Standard often cited in Kansas pension debates questioned
Topeka Kansas officials say the state will know its underfunded pension system is back on solid financial ground when its revenues and investment earnings are expected to cover 80 percent of the benefits promised retirees over the next two decades.
Their rule of thumb has popped up repeatedly as Republican Gov. Sam Brownback and GOP legislators have touted their efforts to improve the public pension system's health. The Kansas pension system was only 62 percent funded at the end of last year although that is expected to rise.
The 80 percent benchmark has been cited in federal reports, but it's hard to pin down its origin, and its value is questioned by a national financial rating agency and a group for state pension system administrators. The American Academy of Actuaries, representing people who assess financial risk for a living, even called it a "myth" in the headline of a 2012 report.
Such experts say a pension system's financial footing depends on multiple factors. The actuaries' academy said in its 2012 report that a pension plan's health should not be reduced to a single benchmark. There are also concerns such a marker encourages public officials to slack off on pensions funding once it's reached.
Bill Hallmark, a Portland, Oregon actuary and chairman of the academy's subcommittee on public pension plans, said one danger is that by targeting 80 percent funding, state and local governments will lose sight of the more laudable goal of full funding of pensions.
"Also, just measuring the health of the plan based on funding status doesn't necessarily drive good policy."
Officials of all political philosophies and public employee groups acknowledge that the state shorted contributions to the Kansas Public Employees Retirement System over decades, creating too big a gap to close quickly. The funding percentage calculated by KPERS bottomed out in recent years at 56 percent, which Brownback called in a recent interview the "bankruptcy, no-go zone."
A 2012 law increased state contributions to public pensions — and revised benefits for new employees to bring anticipated pension system revenues and obligations into line by 2033.
Also, Kansas last month issued $1 billion in pension bonds, a move expected to boost the system's funding percentage — in theory putting it on a better footing more quickly. Some financial analysts said the state is taking a financial risk, but Brownback and his allies are confident KPERS will earn more from investing the funds raised though the bonds than it will pay to retire the debt.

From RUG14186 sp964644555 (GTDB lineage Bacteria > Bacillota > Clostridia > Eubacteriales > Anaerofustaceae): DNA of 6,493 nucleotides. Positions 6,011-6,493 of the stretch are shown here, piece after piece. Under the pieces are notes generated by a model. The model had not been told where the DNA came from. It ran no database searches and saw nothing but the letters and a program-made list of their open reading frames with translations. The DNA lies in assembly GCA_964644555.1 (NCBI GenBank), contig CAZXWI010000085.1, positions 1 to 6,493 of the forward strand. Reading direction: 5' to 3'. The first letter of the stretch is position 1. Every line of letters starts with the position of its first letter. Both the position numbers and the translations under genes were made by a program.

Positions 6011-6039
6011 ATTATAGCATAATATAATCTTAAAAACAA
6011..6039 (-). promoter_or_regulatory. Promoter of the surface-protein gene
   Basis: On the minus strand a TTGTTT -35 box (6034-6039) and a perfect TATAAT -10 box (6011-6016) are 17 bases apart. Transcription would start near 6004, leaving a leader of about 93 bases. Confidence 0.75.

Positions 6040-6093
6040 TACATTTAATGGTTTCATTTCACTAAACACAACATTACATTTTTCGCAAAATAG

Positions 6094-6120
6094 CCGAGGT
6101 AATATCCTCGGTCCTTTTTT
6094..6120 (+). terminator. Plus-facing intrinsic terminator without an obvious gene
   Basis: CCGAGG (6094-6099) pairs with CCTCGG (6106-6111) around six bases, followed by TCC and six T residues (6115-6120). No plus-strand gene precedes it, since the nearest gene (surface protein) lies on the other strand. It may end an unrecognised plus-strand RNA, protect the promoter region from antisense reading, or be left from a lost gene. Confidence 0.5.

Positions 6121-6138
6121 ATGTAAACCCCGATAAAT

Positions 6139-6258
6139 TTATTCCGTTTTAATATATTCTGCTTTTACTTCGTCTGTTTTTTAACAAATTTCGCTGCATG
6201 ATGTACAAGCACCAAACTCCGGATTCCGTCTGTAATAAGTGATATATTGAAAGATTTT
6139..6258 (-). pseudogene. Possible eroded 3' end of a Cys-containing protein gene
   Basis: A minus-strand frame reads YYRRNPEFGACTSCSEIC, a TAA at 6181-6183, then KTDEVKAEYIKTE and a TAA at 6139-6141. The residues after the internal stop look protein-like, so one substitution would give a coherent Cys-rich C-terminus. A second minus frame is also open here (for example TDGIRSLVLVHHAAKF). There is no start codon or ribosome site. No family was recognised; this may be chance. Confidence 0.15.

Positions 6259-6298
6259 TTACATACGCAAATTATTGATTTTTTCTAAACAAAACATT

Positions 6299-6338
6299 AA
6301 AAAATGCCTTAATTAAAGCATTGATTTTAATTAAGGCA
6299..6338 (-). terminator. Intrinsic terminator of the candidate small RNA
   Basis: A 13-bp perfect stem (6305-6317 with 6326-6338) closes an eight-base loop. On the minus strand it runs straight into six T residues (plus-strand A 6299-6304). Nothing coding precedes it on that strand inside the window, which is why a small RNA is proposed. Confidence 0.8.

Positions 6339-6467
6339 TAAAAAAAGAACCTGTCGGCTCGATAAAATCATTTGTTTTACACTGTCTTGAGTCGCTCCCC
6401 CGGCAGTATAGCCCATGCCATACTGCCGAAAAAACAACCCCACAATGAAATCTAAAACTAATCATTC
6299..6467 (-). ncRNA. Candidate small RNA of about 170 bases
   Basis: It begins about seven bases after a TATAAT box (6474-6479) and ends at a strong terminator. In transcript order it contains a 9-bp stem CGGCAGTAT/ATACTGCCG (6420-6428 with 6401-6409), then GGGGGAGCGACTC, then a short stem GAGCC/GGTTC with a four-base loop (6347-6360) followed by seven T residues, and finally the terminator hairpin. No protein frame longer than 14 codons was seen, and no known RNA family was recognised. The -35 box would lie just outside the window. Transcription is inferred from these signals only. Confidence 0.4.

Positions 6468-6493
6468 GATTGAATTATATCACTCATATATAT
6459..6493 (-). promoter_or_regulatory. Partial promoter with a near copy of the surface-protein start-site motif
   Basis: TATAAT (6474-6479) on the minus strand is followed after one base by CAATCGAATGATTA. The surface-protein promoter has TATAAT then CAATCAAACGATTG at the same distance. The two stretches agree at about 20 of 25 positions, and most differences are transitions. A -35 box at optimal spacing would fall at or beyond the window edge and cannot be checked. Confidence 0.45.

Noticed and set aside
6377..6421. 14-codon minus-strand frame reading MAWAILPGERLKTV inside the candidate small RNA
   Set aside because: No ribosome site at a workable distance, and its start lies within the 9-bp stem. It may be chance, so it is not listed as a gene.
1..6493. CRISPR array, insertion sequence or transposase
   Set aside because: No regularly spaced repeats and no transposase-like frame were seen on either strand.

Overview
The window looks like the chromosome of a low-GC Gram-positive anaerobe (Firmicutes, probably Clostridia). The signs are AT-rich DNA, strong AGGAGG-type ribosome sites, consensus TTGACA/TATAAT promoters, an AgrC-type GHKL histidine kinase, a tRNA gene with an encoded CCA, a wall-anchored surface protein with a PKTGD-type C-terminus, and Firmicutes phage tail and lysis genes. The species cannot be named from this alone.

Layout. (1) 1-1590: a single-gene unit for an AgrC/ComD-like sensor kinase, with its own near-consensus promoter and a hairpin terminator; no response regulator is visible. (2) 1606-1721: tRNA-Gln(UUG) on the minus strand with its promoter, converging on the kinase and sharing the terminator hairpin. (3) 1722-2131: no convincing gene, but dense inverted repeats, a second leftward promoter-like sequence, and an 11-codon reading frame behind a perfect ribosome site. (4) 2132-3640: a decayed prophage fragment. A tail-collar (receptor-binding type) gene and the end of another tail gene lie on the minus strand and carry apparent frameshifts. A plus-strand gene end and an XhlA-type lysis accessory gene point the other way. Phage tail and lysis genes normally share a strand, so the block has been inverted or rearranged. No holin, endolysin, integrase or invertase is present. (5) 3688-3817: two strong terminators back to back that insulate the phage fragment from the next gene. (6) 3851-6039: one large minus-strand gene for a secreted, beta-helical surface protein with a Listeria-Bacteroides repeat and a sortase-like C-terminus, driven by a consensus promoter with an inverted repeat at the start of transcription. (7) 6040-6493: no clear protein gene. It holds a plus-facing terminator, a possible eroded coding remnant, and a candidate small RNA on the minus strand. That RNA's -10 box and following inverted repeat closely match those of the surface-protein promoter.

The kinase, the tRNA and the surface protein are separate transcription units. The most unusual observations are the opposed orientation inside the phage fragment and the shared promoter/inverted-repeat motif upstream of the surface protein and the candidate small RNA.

KPERS Executive Director Alan Conroy said achieving 80 percent funding represents clearing a major hurdle on the way to "the brass ring" of full, sustainable pensions funding. Senate pensions committee chairman Jeff King said hitting the 80 percent mark is "a good long-term financial goal."
Reports from the U.S. Government Accountability Office in 2007 and 2008 reinforce such views. In a 2007 report, the GAO said 80 percent is "within the range" that unnamed experts, advocates and union officials view as "healthy."
"It's a basic tenet of financial logic that more funding for pensions is better than less funding for pensions," said King, an Independence Republican.
But the National Association of State Retirement Administrators doesn't have a specific funding threshold for determining when a pension plan is healthy. It argues that a critical issue is whether meeting pension obligations stresses a state or local government.
And Moody's Investors Services, the financial ratings agency, prefers to compare states' pension liabilities with their annual revenues. Moody's officials note they assess credit risks — a state's ability to repay bonds, for example.
The agency's last comparison of states, in November 2014 for their 2013 budget years, calculated a median net pension liability equal to 60 percent of their revenues. The figure for Kansas was nearly 141 percent, meaning that its liabilities were well above annual revenue. That placed Kansas eighth among states, with Illinois having the greatest imbalance of liabilities to revenues at 268 percent.
"The funded ratio has its purpose," Tim Blake, a Moody's managing director, said in an interview. "It really doesn't do the job for us when we're trying to assess the ability to pay these obligations."